The International Air Transport Association’s (IATA) 2018 performance figures reveal that African airlines have carried 92 million passengers, up 5.5 percent over 2017. These carriers had a market share of 2.1 percent.
In terms of market share, Asia-Pacific region airlines carried the largest number of passengers (1.6 billion) worldwide, an increase of 9.2 percent compared to the region’s passengers in 2017, which had a market share of 37.1 percent.
It was followed by Europe which had a 26.2 percent market share (1.1 billion passengers, up 6.6 percent over 2017); North America with a 22.6 percent market share (989.4 million passengers, up 4.8 percent over 2017); Latin America with a 6.9 percent market share (302.2 million passengers, up 5.7 percent over 2017); and Middle East with a 5.1 percent market share (224.2 million passengers, an increase of 4.0 percent over 2017).
System-wide, airlines carried 4.4 billion passengers on scheduled services, an increase of 6.9 percent over 2017, representing an additional 284 million trips by air.
The top five airlines ranked by total scheduled passenger kilometers flown were American Airlines (330.6 billion), Delta Air Lines (330 billion), United Airlines (329.6 billion), Emirates (302.3 billion) and Southwest Airlines (214.6 billion).
According to the report, during 2018 air freight volumes grew more modestly in line with global trade volumes. Globally, freight and mail tonne kilometers (FTKs) showed a 3.4 percent expansion as compared to 9.7 percent in 2017. With capacity increasing by 5.2 percent in 2018, the freight load factor fell by 0.8 percentage point to 49.3 percent.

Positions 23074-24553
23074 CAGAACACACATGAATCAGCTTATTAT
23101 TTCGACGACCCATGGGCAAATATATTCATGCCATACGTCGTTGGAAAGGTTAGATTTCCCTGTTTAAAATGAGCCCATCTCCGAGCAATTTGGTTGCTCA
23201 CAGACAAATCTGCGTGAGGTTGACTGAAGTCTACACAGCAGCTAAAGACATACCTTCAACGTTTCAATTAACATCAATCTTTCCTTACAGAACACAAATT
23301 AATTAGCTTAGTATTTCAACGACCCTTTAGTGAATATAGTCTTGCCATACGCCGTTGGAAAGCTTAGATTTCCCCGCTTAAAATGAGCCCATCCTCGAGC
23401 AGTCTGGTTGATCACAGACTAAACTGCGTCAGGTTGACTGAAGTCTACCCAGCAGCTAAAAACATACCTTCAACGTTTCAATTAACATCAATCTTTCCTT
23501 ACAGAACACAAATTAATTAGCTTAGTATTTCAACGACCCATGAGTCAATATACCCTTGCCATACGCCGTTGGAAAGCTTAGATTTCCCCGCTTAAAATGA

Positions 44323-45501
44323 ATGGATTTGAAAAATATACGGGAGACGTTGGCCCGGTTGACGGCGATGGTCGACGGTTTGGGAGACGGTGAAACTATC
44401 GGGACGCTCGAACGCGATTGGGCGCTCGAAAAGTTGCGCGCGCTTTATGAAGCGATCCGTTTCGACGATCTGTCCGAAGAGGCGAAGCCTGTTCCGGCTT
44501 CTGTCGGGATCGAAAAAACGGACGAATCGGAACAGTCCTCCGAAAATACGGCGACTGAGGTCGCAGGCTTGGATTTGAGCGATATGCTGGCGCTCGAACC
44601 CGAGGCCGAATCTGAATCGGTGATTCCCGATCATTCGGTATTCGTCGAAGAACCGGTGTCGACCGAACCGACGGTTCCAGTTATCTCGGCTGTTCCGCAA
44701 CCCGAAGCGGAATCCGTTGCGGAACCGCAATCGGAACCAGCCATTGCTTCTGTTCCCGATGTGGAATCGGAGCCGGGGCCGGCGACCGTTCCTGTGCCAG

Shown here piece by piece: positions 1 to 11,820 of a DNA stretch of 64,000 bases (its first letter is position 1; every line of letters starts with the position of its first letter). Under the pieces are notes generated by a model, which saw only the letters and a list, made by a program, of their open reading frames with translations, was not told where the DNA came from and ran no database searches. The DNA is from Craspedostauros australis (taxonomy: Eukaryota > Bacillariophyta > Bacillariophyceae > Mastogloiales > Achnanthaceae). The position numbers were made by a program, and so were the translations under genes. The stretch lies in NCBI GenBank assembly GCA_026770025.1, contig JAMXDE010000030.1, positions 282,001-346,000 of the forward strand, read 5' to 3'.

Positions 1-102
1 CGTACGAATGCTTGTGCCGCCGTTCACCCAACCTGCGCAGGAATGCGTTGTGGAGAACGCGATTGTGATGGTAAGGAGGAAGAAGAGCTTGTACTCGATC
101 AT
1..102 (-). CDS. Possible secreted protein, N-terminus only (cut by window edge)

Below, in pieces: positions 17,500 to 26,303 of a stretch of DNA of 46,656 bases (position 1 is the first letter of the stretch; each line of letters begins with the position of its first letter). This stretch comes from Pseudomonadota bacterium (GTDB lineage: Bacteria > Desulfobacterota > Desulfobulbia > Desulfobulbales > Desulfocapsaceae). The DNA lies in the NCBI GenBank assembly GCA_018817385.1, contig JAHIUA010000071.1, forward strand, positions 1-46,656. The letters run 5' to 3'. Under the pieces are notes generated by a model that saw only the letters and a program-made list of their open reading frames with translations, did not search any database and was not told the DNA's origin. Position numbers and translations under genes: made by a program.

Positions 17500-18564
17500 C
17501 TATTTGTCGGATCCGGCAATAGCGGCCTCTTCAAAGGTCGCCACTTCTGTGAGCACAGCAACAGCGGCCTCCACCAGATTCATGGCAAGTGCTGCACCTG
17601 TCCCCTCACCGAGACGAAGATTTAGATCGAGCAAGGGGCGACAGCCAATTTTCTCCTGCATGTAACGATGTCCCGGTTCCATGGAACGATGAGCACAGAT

Federal Express flew 17.5 billion scheduled freight tonne kilometers becoming the top airline, followed by Emirates (12.7 billion), Qatar Airways (12.7 billion), United Parcel Service (12.5 billion) and Cathay Pacific Airways (11.3 billion).
“Airlines are connecting more people and places than ever before. The freedom to fly is more accessible than ever. And our world is a more prosperous place as a result. As with any human activity this comes with an environmental cost that airlines are committed to reducing.
We understand that sustainability is essential to our license to spread aviation’s benefits. From 2020 we will cap net carbon emissions growth. And, by 2050, we will cut our net carbon footprint to half 2005 levels. This ambitious climate action goal needs government support. It is critical for sustainable aviation fuels, new technology and more efficient routes to deliver the greener future we are aiming for,” said Alexandre de Juniac, IATA’s director deneral and CEO.